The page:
Four Points of Light

Cramer uses another checklist to determine which stars need to be aligned to make yesterday's selloff a one-day phenomenon.
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Could this be a one-day selloff? Could yesterday's viciousness be contained to one brutal, nasty session? The answer is "certainly," provided that a couple of stars align correctly.

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. So let's get the checklist going that will determine whether we hit bottom at 4 p.m. yesterday.

    Europe stays strong. Right now as I write, Europe is yawning and not worrying about the U.S. action. That's a point for the bulls. The purchasing managers' report doesn't show a huge (plus-70) jump when it gets announced at 10 a.m. If we get a benign report, we will have to jump in with both feet. Yahoo! (YHOO) has legs. The market can be pretty stupid at times. If Yahoo! stays up huge from this S&P inclusion, we could have a rally in the rest of the dot-coms and of tech in general. No one from the Street starts downgrading. Sometimes analysts get jittery, and they decide that they are going to bail ahead of a big selloff. But if they come in this morning and see the futures up and Europe up, they probably will just reiterate their buys.

All in all, there could be a strong case made that we have seen the last of the selling if the checklist holds up. I know that I am a buyer, not a seller, and will be buying some stock ahead of the purchasing managers' report, keeping some powder dry if the number is rotten.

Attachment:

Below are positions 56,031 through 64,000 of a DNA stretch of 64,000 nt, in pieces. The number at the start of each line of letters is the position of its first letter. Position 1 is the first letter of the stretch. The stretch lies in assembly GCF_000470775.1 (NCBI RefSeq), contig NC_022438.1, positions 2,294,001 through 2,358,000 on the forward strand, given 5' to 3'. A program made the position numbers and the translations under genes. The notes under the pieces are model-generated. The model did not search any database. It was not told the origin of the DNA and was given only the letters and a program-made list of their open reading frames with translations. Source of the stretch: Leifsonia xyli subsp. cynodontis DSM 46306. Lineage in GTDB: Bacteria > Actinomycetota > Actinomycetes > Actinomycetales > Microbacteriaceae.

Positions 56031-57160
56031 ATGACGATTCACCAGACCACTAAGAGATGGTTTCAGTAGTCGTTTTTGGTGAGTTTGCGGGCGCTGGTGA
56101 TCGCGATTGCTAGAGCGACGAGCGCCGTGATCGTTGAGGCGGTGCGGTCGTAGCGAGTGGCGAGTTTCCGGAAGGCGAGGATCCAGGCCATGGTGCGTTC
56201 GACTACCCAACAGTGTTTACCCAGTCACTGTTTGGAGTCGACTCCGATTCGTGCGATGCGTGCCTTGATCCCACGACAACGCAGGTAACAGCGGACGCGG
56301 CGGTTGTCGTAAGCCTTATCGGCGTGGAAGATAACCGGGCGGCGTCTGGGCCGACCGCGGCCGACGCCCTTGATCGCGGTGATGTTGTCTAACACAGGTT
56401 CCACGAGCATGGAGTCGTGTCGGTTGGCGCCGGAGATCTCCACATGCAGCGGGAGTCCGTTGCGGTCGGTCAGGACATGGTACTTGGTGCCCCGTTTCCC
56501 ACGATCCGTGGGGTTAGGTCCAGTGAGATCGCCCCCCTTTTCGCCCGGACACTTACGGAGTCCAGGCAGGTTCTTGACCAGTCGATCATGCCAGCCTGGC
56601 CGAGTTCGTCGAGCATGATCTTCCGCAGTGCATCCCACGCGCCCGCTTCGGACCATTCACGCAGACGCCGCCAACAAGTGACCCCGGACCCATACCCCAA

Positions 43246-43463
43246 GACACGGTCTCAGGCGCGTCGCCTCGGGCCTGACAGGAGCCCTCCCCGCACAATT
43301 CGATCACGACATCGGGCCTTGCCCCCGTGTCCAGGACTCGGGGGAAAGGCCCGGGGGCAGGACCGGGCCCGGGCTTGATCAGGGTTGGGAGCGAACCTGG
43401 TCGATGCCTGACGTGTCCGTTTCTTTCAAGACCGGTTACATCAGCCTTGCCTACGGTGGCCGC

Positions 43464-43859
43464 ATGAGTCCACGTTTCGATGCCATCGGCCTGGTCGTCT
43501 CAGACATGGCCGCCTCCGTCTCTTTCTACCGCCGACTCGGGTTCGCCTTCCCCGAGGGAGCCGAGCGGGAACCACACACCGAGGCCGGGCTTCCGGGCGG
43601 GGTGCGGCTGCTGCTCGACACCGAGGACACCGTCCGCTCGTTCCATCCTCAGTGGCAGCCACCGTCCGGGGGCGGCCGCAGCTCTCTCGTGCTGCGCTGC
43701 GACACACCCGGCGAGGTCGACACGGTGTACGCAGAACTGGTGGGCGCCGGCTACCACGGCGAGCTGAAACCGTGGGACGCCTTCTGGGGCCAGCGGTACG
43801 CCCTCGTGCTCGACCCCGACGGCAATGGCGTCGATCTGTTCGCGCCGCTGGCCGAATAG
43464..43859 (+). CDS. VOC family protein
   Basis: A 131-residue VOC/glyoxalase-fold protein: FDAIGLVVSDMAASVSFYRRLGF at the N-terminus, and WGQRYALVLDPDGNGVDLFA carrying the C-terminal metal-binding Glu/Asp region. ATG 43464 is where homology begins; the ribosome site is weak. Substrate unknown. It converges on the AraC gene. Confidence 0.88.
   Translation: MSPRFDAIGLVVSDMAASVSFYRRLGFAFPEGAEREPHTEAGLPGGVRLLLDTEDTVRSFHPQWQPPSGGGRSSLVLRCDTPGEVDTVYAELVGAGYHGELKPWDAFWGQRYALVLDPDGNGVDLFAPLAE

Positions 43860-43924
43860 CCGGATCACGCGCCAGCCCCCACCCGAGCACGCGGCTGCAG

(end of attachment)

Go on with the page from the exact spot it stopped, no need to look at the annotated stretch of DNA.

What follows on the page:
You have my game plan.

James J. Cramer is manager of a hedge fund and co-founder of TheStreet.com. At time of publication, his fund was long Yahoo!. His fund often buys and sells securities that are the subject of his columns, both before and after the columns are published, and the positions that his fund takes may change at any time. Under no circumstances does the information in this column represent a recommendation to buy or sell stocks. Cramer's writings provide insights into the dynamics of money management and are not a solicitation for transactions. While he cannot provide investment advice or recommendations, he invites you to comment on his column at

jjcletters@thestreet.com.